Living in Southampton has become costly

Published 9:01 am Friday, December 2, 2011

To the Editor:

My wife read me your column (“Reassessment means paying higher property taxes,” Nov. 20 by guest columnist Peter Griffith) from The Tidewater News.

We commend him for his well-written article. We were wondering if anyone would come forward who felt the same way we do.

We live in Courtland. We moved here seven years ago. The first couple of years were great. Gas was 99 cents a gallon. We met a nice couple down the road.

In a short period of time, everything started going downhill. Most of it was when gas started going up. Most people in this area seem to work outside the county with a 30- to 60-mile commute. My friend down the street was a longshoreman; he traveled from Courtland to Norfolk every day.

The home he built was his dream home. He stayed there a little over two years until he just couldn’t afford the commute anymore. After the house was on the market almost a year, it sold.

Since my family and I have moved onto this street, there are about 12 newer homes than mine now. There have been seven foreclosures on this street, and two are empty right now. One home at the other end of the street is less than five years old with the top floor windows knocked out and the gutter hanging half off.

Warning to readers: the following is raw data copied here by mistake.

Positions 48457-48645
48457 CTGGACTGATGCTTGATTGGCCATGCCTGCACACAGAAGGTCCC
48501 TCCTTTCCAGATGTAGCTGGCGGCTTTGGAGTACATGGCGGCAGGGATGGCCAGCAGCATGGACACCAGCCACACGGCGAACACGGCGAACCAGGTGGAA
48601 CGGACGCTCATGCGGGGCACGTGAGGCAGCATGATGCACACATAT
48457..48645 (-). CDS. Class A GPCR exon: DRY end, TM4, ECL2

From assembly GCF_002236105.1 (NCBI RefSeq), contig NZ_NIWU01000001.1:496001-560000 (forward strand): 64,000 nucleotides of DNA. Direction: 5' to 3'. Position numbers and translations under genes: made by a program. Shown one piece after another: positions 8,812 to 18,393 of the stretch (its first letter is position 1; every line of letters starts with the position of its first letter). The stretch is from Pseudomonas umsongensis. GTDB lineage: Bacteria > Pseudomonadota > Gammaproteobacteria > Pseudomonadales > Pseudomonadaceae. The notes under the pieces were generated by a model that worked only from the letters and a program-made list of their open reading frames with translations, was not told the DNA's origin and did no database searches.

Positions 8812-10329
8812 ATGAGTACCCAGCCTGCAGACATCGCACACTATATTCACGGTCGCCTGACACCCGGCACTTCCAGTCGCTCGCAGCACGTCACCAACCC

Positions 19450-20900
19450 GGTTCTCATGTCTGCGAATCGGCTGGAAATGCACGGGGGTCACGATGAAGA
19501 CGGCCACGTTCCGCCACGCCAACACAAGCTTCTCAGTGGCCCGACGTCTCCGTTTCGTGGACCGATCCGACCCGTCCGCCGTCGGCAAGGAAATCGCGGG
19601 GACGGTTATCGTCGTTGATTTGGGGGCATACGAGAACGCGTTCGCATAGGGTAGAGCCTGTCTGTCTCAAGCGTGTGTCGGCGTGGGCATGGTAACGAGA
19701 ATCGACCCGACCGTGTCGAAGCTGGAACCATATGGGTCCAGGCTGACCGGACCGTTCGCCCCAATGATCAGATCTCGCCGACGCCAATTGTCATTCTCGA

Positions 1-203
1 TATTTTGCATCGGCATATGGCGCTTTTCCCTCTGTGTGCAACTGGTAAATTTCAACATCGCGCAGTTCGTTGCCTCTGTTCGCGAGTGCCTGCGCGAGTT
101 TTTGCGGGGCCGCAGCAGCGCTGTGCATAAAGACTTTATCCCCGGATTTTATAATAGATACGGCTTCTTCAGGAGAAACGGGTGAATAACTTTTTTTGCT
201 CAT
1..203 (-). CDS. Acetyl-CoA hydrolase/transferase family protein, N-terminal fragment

Now, in the middle of all this depression, I’m trying to figure out what kind of Christmas we’re going to have after paying personal property taxes. I get a letter in the mail saying my home reassessment has gone up.

My wife and I went to town hall, each on separate days, to argue the assessment. I have told everyone they need to go to town hall to contest these taxes. Not only are we paying our taxes, but we’re paying the taxes of the foreign minority that you see in almost every Ma and Paw convenience store that sells gas, who get tax breaks for seven years only to then put the business in another family member’s name for another seven years of tax breaks.

From what I understand, the person or people who assessed my home are from the Roanoke area. What gives these people the right to come on my property and tell me what it’s worth, when my next-door neighbors, who keep their home in immaculate condition, took their house off the market after two years with no sale?

Michael Beck